Part of: Communicating climate change
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What's the secret of success in climate policy?

by Megan Rowling | @meganrowling | Thomson Reuters Foundation
Friday, 8 April 2011 13:24 GMT

* Any views expressed in this opinion piece are those of the author and not of Thomson Reuters Foundation.

Brainstorming session looks at how to deliver "climate-compatible" development

Put 150 experts on climate change and development from some 40 countries together in an Oxford college. Add copious amounts of Lego blocks, an open "marketplace" for discussions, a "walk in nature", some shining examples of climate projects that have worked and inspirational speeches on how to effect change. Infuse for four days.

The result? Close to 25 "prototype" ideas to help developing countries tackle climate change, as well as a budding community of policy-makers, entrepreneurs, researchers and politicians fired up to build understanding and innovative responses to climate change.

This week's "Action Lab" was organised by the Climate and Development Knowledge Network (CDKN), an international alliance of business and non-governmental organisations set up with funding from the British and Dutch governments to help decision-makers in poorer nations design and deliver climate change strategies.

The gathering focused on the technical aspects of what needs to be done to achieve "climate-compatible" development, which minimises the harm caused by climate impacts and maximises the opportunities presented by a low-emissions future. It also looked at how to get results.

Lego really was part of the process; I played with it too. It was the basis of a session that used creative model-making to tease out reflections and share ideas.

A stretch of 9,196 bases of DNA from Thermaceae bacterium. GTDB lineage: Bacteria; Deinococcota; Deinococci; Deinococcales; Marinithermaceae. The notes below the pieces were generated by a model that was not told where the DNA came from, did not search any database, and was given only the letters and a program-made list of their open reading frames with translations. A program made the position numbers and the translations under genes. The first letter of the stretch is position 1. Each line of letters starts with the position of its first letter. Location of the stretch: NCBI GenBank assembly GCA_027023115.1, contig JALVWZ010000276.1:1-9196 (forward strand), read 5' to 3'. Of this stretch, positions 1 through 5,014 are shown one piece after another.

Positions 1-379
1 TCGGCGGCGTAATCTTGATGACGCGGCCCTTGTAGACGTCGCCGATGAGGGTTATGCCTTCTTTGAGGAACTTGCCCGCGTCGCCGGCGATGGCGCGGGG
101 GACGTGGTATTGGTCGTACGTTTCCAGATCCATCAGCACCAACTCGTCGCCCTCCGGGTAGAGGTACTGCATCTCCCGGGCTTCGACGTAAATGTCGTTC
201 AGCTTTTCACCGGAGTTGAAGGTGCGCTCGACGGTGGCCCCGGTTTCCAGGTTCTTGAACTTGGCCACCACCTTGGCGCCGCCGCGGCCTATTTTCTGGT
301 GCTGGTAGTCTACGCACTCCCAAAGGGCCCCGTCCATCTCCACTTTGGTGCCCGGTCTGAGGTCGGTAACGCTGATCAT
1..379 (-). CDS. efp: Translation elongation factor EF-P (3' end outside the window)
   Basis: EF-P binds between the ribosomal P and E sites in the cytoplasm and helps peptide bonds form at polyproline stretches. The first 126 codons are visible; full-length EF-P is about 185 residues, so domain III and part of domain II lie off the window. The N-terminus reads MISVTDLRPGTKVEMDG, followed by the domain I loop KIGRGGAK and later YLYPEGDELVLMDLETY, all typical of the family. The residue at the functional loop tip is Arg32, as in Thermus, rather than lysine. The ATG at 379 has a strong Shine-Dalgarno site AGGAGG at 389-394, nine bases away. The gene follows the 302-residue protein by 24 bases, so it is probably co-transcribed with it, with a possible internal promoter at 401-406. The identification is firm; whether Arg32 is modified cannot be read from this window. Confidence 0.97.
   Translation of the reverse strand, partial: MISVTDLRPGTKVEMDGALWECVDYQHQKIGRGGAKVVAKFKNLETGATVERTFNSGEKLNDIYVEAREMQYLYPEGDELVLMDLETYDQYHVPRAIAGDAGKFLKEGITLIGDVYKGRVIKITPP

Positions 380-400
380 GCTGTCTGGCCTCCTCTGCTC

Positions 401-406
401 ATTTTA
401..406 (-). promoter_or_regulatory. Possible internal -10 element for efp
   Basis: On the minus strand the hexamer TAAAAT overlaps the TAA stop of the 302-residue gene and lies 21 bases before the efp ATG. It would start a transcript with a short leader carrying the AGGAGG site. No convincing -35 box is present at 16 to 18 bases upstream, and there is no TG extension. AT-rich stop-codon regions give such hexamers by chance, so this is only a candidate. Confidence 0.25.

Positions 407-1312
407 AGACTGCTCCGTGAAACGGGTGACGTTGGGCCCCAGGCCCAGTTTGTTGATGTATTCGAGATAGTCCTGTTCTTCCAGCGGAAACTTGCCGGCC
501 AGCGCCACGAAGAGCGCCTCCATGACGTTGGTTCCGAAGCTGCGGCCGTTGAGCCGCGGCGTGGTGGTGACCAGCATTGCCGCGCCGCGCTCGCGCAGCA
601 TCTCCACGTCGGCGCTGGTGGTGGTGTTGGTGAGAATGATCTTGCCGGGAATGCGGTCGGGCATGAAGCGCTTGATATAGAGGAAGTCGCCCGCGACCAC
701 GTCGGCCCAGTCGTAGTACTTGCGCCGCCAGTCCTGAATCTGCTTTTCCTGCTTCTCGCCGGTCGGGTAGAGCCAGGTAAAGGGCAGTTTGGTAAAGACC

The wider methodology of the meeting was to encourage people to put aside their preconceptions and deepen their understanding of the challenges to climate-compatible development, enabling them to craft potential solutions in an organic way, rather than leaping to conclusions.

Some of the problems identified included: insufficient connections between cities and communities working on adaptation and low-carbon growth; a failure to exploit the full potential of markets and measure the social benefits of carbon finance; an inability to communicate climate change in a way that's accessible and relevant to people's lives; inadequate use of science and technology to reduce risk from disasters and build climate resilience; and a need for more education about climate change.


The daily journalistic grind meant I had to leave this week's conference soon after the Lego exercise, when participants were just about to start putting together concrete projects. At that stage, some were getting a little frustrated with the pace of things, and were itching to get down to business. There were concerns the anticipated "prototypes" might not emerge. 

But CDKN chief executive Sam Bickersteth told me after the lab ended that the unusual approach paid off, at least in terms of generating proposals.